Thursday, 22 February 2018

Fife Council - Budget Day

Today Fife Council set its budget for the year. Whilst this post is not going to go into the finer nuances of that budget, it will rather be the full transcript of what I wrote to address to Council this morning.

My comments were specifically in reference to cuts to the budget for Education & Children's Services in Fife. Keep in mind that the Labour-SNP Administration have raised Council Tax here in Fife by 3%, yet have made cuts to vital services. 

The Fife Conservatives are opposed to savings proposals made within Education in this year’s Fife Council Budget.

"I would ask of the Administration to reconsider specifically; changes to out of school care, reshaping provision for those children affected by disability and any reduction in the numbers of Educational Psychologists.

Firstly, any cuts to out of school care have the potential to affect the most vulnerable of youngsters. The Council’s Education Directorate published, in looking towards their vision for 2020, that there should be a move towards a more “parent led” model of childcare facilities, based on Fairer Fife recommendations. Indeed, the five recommendations cited for a poverty-free Fife request that social approaches towards this should be “rapidly developed” and parent-led childcare in communities of low income should be on need rather than at the market rate. I do not disagree with this. However, concern lies not so much in the theory of this but on the implementation. Whilst a pilot has already been run it is seems that to make a cut in this provision could leave the most vulnerable of families with limited, if any, out of school care in place, therefore, failing to move towards the aim of “supporting parents (to) attend learning and training and jobs”.

The legalities of moving towards this new model will include the completing of risk assessments for each individual child - by who? The completion of PVG monitoring forms for parents and carers - who is paying for these? The actual construction of such an enterprise – which by its nature will be fluid in attracting and retaining parents and carers to lead it.

Families potentially most affected by this cut are within SIMD 1 & 2, the most vulnerable in society. Therefore, it cannot be right that a vital service to encourage, support and assist taking parents into training and jobs is removed and the onus put onto the community to run. Whilst I believe that such a move could have the potential for a more entrepreneurship approach to develop I would like to see more longer-term pilot schemes established, supported and run before any cut to this service is made.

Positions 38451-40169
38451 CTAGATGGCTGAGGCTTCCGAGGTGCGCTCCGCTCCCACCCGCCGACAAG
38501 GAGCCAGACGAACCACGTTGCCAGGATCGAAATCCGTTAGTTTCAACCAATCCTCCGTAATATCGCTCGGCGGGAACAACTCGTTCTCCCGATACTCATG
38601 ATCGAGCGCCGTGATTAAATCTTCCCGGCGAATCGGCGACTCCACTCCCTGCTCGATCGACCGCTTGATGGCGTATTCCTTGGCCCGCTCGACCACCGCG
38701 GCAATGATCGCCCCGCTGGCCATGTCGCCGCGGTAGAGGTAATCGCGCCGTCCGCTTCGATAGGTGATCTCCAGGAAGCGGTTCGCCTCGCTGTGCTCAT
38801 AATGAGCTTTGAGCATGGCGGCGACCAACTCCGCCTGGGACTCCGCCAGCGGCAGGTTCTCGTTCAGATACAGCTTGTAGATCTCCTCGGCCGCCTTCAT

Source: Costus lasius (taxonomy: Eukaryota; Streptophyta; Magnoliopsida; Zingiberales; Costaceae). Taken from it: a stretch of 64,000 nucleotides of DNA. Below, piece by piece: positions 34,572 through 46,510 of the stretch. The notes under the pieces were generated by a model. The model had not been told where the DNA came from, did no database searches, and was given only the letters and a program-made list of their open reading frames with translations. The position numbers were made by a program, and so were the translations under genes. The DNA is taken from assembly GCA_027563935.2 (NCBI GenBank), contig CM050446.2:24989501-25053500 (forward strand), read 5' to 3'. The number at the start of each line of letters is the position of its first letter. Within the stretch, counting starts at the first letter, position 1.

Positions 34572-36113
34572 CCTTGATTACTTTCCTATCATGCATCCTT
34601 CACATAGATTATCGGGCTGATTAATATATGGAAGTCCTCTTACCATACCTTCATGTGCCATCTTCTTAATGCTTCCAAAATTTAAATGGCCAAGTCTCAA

We also cannot agree with the reshaping and bringing together of Social Work and Education teams under the current proposal for children affected by disability, which appears to only be about saving money. Having previously worked with youngsters affected by disability I do think that a more joined up approach, of all agencies is needed. Primarily to reduce the level of stress and anxiety often felt by parents and carers when negotiating their way around services. If we are serious about GIRFEC then we cannot be working towards a service that has a reduction in staffing whilst the number of pupils within additional support classes and departments continues to grow. Any cut to staffing through a merging of services leaves it open to longer waiting times and in turn the impact this will have on the individual child. A gradual move towards a more integrated, multi-agency approach has the potential to work but not with cuts to staffing from the outset.

Around one in three people in Scotland are affected by mental illness in any one year, according to the Scottish Government. Recent research indicates that around 40% of youngsters, struggle with their mental health. Considering that in Fife only 65.1% of those accessing mental health services through the Child and Adolescence Mental Health Service (CAMHS), have been seen within the targeted 18 week period, compared to a national average of 73.3% makes for grim reading. Current waiting times in Fife schools for a pupil to see or be observed by an educational psychologist are around 4 weeks. That can be a long four weeks for a youngster awaiting referral. Conversations I have had with senior staff in schools recently, indicate an increasing need for the educational psychologist but a realisation that there are currently not enough of them - now we are to propose a cut to an already overstretched service?

At a time when we have seen increasing success in developing a more inclusive and restorative approach towards school exclusion, an educational psychologist can offer behavioural support both to the youngster and their family. If we consider this along with recent data that indicates that a quarter of school children in Scotland identify as requiring additional support. Often that support can come in the form of the educational psychologist who is there to develop improving life chances for children with additional support needs.

I would urge the Administration to remove these cuts from their budget."

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